Amber Valentine is a Speech-Language Pathologist who graduated from the University of Kentucky with her MS in Communication Disorders. She is a Board Certified Specialist in Swallowing and Swallowing Disorders and an International Board Certified Lactation Consultant, as well as a Certified Neonatal Therapist (CNT). She worked for Baptist Health Systems, Inc for 8 years before moving to Florida where she worked for Wolfsons Children’s Hospital and Mayo Florida. She is now back in Kentucky working for Baptist Health Lexington. She has experience in adults and pediatrics with feeding and swallowing difficulties including: bedside swallow evaluations, Modified Barium Swallow studies, FEES, and pediatric feeding evaluations including NICU. She has experience with head and neck cancer patient including evaluation and treatment of swallowing difficulties, PMV use, and voice after total laryngectomy including TEP. She has provided guest lectures for the University of Kentucky, Eastern Kentucky University, and the University of Louisville on feeding and swallowing topics. She has presented at the hospital, local, state, national, and international levels on pediatric feeding/swallowing and breastfeeding.

USA Amber Valentine, MS, CCC-SLP, BCS-S, IBCLC, CNT
Abstract:

Feeding is the most complex task of infancy, even in term babies with no complications. There are many diagnoses, conditions, syndromes, and co-morbidities that can impact feeding in neonates and infants. This talk will briefly highlight many of those, but we will focus on three specific populations of interest –Cleft lip and palate, Infants of Diabetic Mothers, and Down Syndrome. We will discuss the specific implications these conditions can have on feeding, why these infants may have difficulty, and the classic symptoms one could expect to see. The differences between delayed and disordered feeding will also be addressed. Strategies and adaptions for both breast and bottle feeding will be discussed. Positioning, nipple flow rate, and external strategies will be explained. Case studies will be shared at the end of the presentation.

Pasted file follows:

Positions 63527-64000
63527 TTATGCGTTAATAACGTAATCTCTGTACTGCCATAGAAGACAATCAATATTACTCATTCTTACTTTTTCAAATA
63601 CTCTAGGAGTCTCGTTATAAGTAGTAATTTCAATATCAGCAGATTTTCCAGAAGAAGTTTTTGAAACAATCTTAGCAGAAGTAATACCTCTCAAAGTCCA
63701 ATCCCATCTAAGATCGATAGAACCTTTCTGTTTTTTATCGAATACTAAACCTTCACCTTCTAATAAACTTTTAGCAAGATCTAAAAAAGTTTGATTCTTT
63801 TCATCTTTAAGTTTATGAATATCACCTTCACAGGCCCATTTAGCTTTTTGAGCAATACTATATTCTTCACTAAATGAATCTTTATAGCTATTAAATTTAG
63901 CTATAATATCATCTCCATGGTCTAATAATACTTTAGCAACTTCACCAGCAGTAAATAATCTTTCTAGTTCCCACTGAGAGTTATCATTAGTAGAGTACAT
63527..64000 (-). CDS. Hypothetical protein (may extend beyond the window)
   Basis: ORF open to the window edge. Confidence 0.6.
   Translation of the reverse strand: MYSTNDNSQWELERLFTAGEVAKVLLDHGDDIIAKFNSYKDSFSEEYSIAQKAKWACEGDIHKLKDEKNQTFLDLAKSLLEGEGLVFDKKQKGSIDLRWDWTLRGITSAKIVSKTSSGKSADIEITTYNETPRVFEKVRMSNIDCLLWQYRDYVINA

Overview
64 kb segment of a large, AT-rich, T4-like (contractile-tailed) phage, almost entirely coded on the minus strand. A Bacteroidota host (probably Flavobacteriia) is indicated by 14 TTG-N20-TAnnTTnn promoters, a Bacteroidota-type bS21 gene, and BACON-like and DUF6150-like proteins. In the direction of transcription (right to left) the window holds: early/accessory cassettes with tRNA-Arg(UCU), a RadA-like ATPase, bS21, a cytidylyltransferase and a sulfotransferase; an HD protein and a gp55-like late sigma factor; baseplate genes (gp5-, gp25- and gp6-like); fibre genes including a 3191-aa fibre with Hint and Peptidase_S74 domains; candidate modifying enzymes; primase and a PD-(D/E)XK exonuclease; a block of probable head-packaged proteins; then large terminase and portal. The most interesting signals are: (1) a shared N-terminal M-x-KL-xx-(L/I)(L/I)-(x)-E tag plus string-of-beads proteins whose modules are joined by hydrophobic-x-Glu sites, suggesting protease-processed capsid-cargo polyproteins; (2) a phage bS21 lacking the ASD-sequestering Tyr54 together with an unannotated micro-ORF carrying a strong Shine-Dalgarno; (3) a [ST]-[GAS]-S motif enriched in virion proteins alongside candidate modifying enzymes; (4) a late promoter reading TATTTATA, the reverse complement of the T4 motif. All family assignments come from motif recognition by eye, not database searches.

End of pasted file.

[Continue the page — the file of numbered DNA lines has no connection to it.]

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Presentations: 6  |  Hours / CE Credits: 6  |  Viewing Time: 4 Weeks
Presentations: 1  |  Hours / CE Credits: 1  |  Viewing Time: 2 Weeks
Hours / Credits: 1 (details)
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Catherine Watson Genna BS, IBCLC is an International Board Certified Lactation Consultant in private practice in New York City. Certified in 1992, Catherine is particularly interested in helping moms and babies breastfeed when they have medical challenges and is an active clinical mentor. She speaks to healthcare professionals around the world on assisting breastfeeding babies with anatomical, genetic or neurological problems. Her presentations and her writing are enriched by her clinical photographs and videos. Catherine collaborates with Columbia University and Tel Aviv University Departments of Biomedical Engineering on research projects investigating the biomechanics of the lactating nipple and various aspects of sucking and swallowing in breastfeeding infants. She is the author of Selecting and Using Breastfeeding Tools: Improving Care and Outcomes (Praeclarus Press 2009) and Supporting Sucking Skills in Breastfeeding Infants (Jones and Bartlett Learning 2008, 2013, 2017) as well as professional journal articles and chapters in the Core Curriculum for Lactation Consultant Practice and Breastfeeding and Human Lactation. Catherine served as Associate Editor of the United States Lactation Consultant Association’s official journal Clinical Lactation for its first seven years.

Abstract:

Tongue tied infants may have difficulties with breastfeeding that impact maternal comfort and milk transfer. This presentation focuses on strategies to support breastfeeding whether or not frenotomy is elected or available.

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Presentations: 8  |  Hours / CE Credits: 8  |  Viewing Time: 6 Weeks
This presentation is currently available through a bundled series of lectures.